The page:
Now if you look at the financial problems of the NHL, you'll see that there's decreasing interest in the overall product. Whether 10 teams are doing good, if all other do badly and fold the end result will be worse revenues for the 10 teams that are doing good. In other words, all teams are partners and they need to find a way so that ALL teams can do good given "medium quality management" to ensure larger future revenues for the 10 teams that are doing good. In market economy, a product is influenced by its complementary products, in the NHL, a team's succes is influenced by the league's overall success.

How can this situation be improved in the long term? The CBA gives a good occasion for the NHL to start on a new base. A good financial agreement will result in a more financially stable NHL. Just that will help greatly improve the league's success. How? People will tend to shy away from sports or teams that are financially instable or constantly threatening to move to a new city. If there is a substitute to the NHL product in their area that's many "customers" lost. Anticipations are an important part of the demand. Also, if the NHL's financial state is better, teams will be more eager to take "financial risks", and I'm not talking about signing players. Teams could play and stick with "Wide-Open hockey" even if it threatened to put them out of the playoffs. There would also be more trades since teams wouldn't be as economically restricted. As a fan, I like it when there are trades that aren't salary dumps (like in the 80s).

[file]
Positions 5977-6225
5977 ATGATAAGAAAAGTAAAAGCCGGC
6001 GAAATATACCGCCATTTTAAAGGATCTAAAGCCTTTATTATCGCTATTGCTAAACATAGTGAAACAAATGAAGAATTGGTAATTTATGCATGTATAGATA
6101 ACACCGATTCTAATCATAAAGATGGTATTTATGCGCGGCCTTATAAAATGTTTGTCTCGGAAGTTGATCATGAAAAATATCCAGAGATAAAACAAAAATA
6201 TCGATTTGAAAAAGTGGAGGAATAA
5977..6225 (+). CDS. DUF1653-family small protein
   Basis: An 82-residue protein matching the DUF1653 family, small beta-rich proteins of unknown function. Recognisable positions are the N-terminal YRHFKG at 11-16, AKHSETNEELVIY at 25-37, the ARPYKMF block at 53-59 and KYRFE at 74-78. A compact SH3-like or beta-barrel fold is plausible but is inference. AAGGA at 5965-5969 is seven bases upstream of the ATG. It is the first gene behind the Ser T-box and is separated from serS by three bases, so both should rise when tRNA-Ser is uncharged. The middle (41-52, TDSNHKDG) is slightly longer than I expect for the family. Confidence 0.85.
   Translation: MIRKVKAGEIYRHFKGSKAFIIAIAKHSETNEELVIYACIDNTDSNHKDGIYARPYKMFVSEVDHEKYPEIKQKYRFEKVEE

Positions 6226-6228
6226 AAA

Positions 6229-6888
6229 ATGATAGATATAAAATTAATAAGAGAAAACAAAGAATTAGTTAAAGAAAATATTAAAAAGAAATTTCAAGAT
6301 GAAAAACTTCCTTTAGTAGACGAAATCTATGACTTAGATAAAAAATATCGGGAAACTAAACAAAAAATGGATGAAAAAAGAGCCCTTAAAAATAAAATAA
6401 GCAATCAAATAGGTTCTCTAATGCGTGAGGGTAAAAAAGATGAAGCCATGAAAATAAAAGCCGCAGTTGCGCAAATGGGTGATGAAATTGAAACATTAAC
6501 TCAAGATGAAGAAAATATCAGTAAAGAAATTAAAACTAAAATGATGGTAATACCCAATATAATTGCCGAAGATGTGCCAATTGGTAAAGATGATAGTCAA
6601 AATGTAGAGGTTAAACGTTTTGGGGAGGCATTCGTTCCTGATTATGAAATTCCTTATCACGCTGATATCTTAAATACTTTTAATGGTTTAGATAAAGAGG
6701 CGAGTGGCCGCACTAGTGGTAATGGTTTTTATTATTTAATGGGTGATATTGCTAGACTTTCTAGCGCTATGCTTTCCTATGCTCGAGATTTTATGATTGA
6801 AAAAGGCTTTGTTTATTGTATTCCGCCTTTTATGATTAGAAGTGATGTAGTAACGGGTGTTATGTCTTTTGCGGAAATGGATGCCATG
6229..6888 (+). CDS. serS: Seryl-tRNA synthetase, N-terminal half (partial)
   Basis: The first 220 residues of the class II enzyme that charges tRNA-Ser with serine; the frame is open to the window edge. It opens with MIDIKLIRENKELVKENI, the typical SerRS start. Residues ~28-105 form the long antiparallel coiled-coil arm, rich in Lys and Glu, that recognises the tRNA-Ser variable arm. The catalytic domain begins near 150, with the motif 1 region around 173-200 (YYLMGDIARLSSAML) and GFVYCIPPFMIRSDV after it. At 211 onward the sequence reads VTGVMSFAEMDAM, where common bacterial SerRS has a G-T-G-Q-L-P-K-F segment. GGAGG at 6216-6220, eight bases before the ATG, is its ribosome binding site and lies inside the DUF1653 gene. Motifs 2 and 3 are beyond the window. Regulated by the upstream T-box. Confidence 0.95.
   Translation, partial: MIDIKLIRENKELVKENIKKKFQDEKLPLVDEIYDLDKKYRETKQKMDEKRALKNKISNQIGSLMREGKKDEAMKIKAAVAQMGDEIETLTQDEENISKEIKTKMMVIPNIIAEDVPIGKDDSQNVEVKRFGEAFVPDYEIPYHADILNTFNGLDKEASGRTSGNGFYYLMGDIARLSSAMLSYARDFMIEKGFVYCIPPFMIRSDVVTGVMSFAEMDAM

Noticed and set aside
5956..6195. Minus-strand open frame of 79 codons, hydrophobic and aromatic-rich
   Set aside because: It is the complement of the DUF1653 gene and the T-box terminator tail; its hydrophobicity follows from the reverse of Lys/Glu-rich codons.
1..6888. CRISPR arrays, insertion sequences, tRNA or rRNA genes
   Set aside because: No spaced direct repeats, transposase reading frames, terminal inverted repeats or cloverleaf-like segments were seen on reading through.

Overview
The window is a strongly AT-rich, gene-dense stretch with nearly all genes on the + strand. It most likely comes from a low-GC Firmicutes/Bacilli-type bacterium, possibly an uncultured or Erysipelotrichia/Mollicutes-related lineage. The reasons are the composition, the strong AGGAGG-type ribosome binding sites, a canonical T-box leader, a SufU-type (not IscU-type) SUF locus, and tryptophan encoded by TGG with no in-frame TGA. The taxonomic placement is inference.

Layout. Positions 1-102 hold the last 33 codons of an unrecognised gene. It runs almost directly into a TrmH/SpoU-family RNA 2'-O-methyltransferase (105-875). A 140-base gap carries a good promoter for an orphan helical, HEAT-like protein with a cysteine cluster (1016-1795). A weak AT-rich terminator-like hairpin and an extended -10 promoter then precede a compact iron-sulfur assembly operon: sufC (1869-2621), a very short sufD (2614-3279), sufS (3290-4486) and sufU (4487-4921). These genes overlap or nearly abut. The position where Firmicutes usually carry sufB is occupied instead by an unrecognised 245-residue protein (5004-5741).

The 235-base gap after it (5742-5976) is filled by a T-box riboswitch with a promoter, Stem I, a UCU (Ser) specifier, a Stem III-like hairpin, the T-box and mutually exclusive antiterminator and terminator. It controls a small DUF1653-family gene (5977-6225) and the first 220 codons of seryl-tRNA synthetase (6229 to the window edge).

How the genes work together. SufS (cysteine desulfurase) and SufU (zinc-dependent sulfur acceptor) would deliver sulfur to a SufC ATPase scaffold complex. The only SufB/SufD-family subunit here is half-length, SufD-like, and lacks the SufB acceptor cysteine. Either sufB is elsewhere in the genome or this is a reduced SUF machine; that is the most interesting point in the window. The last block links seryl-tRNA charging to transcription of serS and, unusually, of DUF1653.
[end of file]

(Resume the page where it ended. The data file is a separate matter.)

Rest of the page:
What should be done in the CBA negociations? Imo, there should be some form of cap (I prefer hard cap) at a set % of total revenues, making the NHL a owner-player partnership. Partnerships between owners and workers usually yield better results as far as product quality is concerned. That way, both owners AND players can focus on increasing total revenues.